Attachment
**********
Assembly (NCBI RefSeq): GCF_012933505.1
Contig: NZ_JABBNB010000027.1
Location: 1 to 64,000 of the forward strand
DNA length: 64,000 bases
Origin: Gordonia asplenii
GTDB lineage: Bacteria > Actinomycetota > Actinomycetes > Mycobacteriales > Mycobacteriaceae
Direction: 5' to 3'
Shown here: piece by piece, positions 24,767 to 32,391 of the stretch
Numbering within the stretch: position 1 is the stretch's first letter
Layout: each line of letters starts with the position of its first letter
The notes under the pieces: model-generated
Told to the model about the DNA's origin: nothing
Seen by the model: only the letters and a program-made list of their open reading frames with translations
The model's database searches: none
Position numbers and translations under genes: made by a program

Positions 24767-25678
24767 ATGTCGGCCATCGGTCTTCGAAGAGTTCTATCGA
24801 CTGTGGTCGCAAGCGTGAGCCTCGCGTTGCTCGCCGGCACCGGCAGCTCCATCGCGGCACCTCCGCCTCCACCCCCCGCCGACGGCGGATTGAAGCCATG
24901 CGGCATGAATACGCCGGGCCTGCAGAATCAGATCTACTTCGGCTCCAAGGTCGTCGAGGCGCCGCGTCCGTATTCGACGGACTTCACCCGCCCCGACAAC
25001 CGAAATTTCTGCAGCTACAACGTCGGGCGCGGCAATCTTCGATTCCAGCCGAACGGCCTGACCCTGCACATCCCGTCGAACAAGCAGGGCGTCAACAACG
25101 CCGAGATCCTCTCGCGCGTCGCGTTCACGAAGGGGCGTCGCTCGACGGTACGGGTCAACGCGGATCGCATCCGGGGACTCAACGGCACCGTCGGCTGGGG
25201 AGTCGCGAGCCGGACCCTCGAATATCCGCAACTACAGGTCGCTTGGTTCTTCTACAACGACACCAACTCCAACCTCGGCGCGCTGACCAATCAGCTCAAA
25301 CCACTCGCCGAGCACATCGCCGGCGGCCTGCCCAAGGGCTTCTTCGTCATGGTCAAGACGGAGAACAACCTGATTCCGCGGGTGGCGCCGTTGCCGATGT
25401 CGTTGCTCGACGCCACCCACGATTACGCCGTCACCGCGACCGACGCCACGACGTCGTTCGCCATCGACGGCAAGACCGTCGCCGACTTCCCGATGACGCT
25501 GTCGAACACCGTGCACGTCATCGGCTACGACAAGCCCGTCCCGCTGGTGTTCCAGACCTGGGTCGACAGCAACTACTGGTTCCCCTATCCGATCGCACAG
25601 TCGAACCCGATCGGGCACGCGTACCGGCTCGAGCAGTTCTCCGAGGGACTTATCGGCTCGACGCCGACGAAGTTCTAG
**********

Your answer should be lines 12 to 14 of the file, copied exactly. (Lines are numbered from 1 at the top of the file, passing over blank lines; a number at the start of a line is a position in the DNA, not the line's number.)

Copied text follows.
Told to the model about the DNA's origin: nothing
Seen by the model: only the letters and a program-made list of their open reading frames with translations
The model's database searches: none